IPEC e-newsletter - Excipients Insight June/July 2017 - 10-07-17

 

Inside this issue

     

Excipients 'have potential as imaging agents'

Excipients are generally considered pharmacologically and toxicologically inactive, which allows them to be used at the levels needed in drug formulations without affecting the active ingredient. However, some have properties that could make them interesting contrast agents for use with medical imaging techniques, for example to image tumours in high detail, according to researchers in Italy.

The team are focusing on magnetic resonance imaging (MRI), which has become a go-to tool for healthcare, and in particular a variant called chemical exchange saturation transfer (CEST) that makes use of contrast agents to enhance the diagnostic power of the technology.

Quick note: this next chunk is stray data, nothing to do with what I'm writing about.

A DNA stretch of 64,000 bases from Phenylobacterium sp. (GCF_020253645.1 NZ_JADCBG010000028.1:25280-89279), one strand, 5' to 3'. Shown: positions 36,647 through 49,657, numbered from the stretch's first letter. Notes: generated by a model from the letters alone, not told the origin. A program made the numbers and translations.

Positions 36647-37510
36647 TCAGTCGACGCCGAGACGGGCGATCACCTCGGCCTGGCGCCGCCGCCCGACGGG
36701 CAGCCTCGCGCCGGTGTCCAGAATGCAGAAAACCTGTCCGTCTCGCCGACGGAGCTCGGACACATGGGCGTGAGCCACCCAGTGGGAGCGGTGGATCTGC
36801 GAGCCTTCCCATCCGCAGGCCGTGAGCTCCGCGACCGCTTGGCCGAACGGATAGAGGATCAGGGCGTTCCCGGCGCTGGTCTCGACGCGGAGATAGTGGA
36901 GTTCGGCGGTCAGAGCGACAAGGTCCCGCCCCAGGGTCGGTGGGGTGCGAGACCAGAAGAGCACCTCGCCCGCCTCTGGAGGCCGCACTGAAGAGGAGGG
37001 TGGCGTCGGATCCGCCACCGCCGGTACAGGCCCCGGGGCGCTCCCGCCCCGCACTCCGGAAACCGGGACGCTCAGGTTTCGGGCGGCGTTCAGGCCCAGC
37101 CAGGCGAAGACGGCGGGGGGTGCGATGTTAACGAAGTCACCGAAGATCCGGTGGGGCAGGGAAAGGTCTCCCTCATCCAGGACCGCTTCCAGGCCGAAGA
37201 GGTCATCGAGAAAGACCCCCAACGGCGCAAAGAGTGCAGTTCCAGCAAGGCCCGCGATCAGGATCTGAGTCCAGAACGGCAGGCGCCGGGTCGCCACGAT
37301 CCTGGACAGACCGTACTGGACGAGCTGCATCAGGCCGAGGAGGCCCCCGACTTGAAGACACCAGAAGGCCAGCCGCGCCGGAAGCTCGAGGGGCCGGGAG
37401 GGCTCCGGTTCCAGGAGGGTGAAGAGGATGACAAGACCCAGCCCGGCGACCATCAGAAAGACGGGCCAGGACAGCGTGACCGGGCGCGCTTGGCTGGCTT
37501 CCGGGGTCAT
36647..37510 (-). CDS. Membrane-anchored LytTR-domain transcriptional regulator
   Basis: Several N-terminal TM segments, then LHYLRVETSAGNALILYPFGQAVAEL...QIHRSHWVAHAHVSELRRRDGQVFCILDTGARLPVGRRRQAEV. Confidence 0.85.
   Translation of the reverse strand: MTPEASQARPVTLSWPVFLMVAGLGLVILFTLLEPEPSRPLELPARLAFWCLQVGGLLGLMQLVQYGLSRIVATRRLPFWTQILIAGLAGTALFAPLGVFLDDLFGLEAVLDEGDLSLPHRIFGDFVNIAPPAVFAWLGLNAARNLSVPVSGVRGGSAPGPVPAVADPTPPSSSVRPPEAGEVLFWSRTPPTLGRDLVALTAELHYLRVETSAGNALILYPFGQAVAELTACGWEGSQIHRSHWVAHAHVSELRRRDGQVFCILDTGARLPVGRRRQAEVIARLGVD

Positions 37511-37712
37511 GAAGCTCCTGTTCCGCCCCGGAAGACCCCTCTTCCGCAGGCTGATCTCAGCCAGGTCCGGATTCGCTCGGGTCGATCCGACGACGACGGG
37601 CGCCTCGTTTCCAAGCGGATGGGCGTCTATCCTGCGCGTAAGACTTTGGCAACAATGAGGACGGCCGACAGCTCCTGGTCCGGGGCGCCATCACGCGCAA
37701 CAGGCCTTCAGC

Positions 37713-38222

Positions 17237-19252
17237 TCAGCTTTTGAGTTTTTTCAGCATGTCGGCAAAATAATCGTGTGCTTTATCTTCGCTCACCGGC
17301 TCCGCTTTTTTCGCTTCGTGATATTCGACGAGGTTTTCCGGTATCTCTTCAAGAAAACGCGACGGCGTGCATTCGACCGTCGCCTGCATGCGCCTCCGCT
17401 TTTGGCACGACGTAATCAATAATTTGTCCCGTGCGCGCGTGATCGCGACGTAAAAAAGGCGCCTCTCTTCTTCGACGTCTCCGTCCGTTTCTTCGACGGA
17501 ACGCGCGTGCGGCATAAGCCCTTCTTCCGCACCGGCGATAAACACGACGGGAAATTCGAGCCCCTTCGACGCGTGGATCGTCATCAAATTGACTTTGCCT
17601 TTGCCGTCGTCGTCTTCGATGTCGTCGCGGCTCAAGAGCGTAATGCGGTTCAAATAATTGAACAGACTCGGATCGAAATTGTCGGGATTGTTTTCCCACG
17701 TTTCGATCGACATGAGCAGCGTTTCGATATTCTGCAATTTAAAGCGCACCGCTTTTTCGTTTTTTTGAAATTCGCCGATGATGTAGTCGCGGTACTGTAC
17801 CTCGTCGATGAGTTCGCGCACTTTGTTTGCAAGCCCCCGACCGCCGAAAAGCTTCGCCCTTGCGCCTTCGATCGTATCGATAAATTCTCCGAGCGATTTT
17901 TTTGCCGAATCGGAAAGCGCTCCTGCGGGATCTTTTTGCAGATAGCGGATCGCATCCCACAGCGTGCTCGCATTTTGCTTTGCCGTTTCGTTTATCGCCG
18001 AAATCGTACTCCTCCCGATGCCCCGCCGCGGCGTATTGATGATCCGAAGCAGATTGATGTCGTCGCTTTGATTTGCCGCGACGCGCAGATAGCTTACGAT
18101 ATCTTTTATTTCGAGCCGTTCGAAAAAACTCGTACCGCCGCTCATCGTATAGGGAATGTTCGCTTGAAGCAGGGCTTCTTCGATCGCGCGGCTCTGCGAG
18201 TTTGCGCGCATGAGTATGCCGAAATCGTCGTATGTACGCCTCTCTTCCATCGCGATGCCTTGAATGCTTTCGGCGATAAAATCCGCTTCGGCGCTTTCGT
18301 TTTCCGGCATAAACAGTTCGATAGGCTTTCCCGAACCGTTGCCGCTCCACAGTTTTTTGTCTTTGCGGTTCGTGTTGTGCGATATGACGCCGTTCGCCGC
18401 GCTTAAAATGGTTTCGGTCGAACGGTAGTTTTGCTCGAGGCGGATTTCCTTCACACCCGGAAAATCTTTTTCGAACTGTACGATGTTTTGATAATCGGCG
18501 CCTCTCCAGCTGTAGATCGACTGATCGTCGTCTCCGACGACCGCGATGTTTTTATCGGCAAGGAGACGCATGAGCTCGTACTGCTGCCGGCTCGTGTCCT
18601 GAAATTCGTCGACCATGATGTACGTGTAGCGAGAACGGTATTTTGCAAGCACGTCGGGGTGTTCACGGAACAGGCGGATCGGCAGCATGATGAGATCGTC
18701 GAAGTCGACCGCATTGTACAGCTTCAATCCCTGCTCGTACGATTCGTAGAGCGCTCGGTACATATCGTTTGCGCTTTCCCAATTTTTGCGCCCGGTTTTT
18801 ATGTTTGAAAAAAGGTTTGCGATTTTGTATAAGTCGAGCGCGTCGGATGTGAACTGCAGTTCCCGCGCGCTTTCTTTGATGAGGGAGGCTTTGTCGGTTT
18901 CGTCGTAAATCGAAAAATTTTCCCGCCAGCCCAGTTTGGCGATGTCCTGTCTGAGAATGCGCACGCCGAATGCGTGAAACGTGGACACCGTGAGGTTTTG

They have investigated the MRI-CEST properties of several excipients - ascorbic acid, sucrose, N-acetyl-d-glucosamine, meglumine and 2-pyrrolidone - and tested them as tumour-detecting agents in two animal models. They found a moderate to marked increase in CEST contrast with all the excipients, with meglumine and ascorbic acid performing the best, and suggest that these are superior to glucose - which has already been investigated for this application - as they reside within tumour cells for longer.

The excipients "show remarkable MRI-CEST properties as demonstrated by the in vivo visualization of tumours in two murine models," conclude the authors. "The extremely good safety profile of the excipients provides support to the view that these molecules may be considered reliable candidates for clinical translation."

The research is published in the International Journal of Pharmaceutics.

 

 

 

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